With the deterioration of Lebanon‘s economic conditions, many Lebanese turned to real estate and as a way to safeguard their bank-frozen funds.
It is no surprise, then, that the total value of real estate transactions went up by 63% in 2020, even as most other sectors, including Lebanon‘s valued tourism sector, suffered massive losses.
However, the economic crisis is far from over, and its arms continue to extend and affect various industries and domains in Lebanon.
As a result of the crisis and the need for U.S. dollars to import construction materials, construction has gone down significantly, Elie Souma, President of the Building Contractors and Traders Association, has told Al-Markazia.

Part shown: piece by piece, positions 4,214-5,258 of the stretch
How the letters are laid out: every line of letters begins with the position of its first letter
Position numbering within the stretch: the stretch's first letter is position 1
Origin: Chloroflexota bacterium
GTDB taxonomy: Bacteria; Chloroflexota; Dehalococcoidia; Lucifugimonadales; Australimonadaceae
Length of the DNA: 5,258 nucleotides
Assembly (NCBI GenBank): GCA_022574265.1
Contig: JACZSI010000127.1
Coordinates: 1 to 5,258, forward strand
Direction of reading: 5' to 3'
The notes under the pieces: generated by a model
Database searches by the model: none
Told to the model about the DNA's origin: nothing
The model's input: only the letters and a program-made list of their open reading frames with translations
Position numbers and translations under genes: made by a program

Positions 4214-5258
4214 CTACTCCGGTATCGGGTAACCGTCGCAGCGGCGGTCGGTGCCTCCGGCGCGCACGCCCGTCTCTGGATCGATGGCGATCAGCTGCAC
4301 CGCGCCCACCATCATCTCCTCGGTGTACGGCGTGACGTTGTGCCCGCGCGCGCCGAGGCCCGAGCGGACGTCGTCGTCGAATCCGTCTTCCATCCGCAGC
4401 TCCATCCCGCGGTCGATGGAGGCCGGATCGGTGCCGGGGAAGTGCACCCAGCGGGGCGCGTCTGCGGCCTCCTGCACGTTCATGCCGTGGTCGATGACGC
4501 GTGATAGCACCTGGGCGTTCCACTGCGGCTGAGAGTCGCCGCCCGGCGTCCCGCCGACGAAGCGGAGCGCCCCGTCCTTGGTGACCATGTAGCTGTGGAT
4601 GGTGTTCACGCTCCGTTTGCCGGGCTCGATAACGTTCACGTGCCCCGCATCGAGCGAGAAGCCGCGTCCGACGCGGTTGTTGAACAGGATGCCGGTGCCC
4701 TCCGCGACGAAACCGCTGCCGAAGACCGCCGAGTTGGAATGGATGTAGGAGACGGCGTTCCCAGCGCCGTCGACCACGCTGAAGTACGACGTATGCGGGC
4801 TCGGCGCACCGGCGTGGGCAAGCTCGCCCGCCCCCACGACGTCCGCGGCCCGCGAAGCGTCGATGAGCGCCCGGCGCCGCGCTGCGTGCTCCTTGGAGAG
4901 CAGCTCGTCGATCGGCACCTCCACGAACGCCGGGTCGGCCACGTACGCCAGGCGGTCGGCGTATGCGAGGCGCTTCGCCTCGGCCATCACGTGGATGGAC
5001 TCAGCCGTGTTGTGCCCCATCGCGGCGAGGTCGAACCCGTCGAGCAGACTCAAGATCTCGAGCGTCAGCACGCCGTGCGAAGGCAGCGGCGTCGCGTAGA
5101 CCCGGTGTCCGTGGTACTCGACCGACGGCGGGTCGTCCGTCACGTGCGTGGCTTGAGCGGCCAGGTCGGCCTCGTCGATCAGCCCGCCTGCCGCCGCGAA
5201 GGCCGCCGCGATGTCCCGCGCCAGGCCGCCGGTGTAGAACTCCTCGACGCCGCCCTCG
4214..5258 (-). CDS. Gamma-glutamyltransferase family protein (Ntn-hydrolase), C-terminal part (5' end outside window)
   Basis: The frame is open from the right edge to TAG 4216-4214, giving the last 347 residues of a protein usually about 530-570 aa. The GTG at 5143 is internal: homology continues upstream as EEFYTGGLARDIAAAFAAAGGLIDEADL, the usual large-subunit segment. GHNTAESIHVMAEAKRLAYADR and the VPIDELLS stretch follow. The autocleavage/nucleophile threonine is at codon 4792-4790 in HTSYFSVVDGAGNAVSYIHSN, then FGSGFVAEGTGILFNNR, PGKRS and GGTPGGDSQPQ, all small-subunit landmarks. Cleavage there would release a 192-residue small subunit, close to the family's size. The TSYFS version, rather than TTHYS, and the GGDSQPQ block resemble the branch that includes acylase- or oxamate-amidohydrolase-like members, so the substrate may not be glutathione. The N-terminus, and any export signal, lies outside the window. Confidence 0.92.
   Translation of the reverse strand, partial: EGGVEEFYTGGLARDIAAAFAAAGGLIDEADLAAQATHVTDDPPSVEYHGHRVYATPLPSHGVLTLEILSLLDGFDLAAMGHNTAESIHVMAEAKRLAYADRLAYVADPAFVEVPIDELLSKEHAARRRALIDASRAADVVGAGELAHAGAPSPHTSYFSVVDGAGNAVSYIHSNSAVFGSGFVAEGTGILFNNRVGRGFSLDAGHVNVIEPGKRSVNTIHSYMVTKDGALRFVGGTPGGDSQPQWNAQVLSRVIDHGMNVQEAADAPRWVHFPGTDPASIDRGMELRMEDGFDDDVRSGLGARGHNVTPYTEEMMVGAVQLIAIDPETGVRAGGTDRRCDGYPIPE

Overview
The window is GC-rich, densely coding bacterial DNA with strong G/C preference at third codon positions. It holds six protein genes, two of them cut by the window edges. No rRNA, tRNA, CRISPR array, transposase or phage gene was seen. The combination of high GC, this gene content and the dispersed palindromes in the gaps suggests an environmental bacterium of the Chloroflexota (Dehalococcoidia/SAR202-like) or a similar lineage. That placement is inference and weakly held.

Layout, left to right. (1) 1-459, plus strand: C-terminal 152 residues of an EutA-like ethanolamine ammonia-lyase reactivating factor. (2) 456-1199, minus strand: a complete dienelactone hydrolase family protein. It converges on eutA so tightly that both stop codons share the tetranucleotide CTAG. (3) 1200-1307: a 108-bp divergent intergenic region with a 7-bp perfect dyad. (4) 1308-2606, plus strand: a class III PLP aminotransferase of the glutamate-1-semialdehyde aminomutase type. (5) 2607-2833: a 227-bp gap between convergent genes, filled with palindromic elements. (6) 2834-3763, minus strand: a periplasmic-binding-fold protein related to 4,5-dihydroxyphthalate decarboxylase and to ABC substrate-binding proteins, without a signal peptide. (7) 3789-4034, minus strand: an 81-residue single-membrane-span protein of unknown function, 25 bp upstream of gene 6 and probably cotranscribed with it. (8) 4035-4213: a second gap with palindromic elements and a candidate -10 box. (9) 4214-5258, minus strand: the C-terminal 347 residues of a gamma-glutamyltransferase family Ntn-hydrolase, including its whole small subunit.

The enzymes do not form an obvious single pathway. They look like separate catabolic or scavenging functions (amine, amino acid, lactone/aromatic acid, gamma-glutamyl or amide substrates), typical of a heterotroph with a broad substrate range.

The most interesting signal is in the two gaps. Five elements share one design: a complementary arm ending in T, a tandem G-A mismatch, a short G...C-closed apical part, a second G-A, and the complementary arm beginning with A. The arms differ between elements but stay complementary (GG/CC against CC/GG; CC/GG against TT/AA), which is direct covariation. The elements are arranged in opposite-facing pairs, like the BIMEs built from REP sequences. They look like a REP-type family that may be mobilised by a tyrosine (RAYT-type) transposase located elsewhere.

“We will notice the prices rising madly and almost tenfold, so it is better for those who want to buy an apartment to do so right now because they have become scarce before the price increase,” he said.
Stressing that prosperity is dependant on the policies that will be adopted, Souma said that the Association was “working on resolving the issue of housing loans with the General Housing Company and the Independent Housing Fund, to find a way out and return the construction movement to the square and revive it.”
According to Souma, work is also underway in coordination with Lebanese expatriates to find potential ways to support Lebanon and its housing loans and to maintain the continuity of the sector.